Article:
Delayed mitigation action will only worsen the effects of climate change in India, leading to increased losses and damages and affecting the most vulnerable populations. The country must prioritise deep and sustained mitigation strategies to address this issue. The government, private sector, and civil society must work together to promote renewable energy sources, improve energy efficiency, develop sustainable transportation systems, encourage sustainable agriculture, and promote forest conservation. By prioritising these efforts, India can mitigate the effects of climate change and build a more resilient future for its citizens.
Prioritising Deep And Sustained Mitigation Strategies: A 5-Point Agenda
Mitigating climate change in India will require deep and sustained efforts to reduce greenhouse gas emissions and promote sustainable development. This can be achieved through a range of strategies, including:
Promoting Renewable Energy Sources: India has made significant strides in promoting renewable energy sources such as solar, wind, and hydropower. The country should continue to prioritise the development of these sources to reduce its reliance on fossil fuels and decrease greenhouse gas emissions.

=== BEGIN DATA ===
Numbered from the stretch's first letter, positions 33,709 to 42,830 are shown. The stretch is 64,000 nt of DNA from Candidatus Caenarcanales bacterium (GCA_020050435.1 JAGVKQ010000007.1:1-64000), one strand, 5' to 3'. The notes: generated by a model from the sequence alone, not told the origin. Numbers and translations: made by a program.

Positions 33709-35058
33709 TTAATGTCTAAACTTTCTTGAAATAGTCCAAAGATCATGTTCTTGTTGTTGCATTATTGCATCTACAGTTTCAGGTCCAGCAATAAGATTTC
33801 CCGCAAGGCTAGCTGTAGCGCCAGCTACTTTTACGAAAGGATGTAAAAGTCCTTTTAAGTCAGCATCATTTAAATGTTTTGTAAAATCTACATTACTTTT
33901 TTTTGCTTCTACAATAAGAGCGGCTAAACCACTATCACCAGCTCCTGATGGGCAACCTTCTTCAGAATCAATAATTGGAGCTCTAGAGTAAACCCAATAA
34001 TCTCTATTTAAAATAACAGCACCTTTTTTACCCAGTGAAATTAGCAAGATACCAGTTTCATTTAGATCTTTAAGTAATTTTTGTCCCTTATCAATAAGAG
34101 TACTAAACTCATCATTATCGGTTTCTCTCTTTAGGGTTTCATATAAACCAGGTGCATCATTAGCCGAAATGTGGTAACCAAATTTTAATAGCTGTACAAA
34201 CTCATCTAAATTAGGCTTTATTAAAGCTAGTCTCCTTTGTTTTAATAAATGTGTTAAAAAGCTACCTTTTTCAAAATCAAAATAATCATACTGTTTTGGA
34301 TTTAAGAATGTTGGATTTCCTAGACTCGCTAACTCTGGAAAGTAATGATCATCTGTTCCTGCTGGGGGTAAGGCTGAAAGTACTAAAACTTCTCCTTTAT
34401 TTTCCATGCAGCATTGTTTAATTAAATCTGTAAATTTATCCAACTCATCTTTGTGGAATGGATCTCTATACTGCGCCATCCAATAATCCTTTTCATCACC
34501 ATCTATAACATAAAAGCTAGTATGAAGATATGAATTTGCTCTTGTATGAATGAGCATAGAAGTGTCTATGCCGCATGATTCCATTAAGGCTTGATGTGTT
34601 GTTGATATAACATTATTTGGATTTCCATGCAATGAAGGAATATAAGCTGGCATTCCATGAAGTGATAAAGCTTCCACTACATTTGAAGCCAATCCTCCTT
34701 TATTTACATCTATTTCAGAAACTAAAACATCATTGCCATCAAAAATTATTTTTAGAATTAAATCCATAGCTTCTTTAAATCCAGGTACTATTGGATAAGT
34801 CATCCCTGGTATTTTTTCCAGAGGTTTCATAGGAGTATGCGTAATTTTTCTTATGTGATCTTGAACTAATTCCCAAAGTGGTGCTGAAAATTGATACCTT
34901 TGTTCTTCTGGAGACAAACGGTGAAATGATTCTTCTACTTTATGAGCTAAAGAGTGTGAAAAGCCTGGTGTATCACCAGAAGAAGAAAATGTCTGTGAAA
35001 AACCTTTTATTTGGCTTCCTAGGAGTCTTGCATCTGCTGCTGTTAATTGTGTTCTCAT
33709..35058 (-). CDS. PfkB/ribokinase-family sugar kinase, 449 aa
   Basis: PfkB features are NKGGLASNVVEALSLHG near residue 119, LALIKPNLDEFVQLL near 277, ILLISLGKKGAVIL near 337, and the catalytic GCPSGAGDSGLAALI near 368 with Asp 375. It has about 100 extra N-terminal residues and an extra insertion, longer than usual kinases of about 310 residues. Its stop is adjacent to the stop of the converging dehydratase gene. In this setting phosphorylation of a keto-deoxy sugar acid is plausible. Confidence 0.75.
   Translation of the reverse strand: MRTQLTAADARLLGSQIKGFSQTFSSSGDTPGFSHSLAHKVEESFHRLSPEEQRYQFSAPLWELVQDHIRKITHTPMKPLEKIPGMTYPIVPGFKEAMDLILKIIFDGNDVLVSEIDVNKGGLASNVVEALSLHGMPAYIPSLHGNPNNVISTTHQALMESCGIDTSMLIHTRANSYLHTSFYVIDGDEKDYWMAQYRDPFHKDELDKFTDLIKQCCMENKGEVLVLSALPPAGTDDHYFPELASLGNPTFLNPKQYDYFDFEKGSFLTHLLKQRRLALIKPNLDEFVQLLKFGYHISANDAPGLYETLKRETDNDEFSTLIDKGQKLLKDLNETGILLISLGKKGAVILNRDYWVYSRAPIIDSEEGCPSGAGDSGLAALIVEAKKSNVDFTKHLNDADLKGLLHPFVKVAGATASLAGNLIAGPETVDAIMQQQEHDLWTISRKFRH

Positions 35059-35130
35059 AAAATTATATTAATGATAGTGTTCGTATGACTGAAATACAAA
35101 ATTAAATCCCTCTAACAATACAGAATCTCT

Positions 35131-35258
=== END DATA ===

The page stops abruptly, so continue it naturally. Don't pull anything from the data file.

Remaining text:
Investing in Energy Efficiency: Energy efficiency measures such as improving buildings' insulation, lighting, and HVAC systems can significantly reduce energy consumption and greenhouse gas emissions.
Improving Transportation: India must prioritise the development of sustainable transportation systems, including electric vehicles, public transportation, and non-motorized transport options such as cycling and walking. This can significantly reduce emissions from the transportation sector.
Encouraging Sustainable Agriculture: Promoting sustainable agricultural practices, including crop diversification, agroforestry, and conservation agriculture, can reduce greenhouse gas emissions and increase the resilience of the agricultural sector to climate change.
Promoting Forest Conservation: India's forests play a critical role in sequestering carbon and mitigating the effects of climate change. The country should prioritise forest conservation efforts to reduce deforestation and increase afforestation and reforestation.
Dr Anjal Prakash is the Research Director at the Bharti Institute of Public Policy at ISB. He was the author of two IPCC reports in the AR 6 cycle.
The views expressed here are those of the author, and do not necessarily represent the views of BloombergQuint or its editorial team.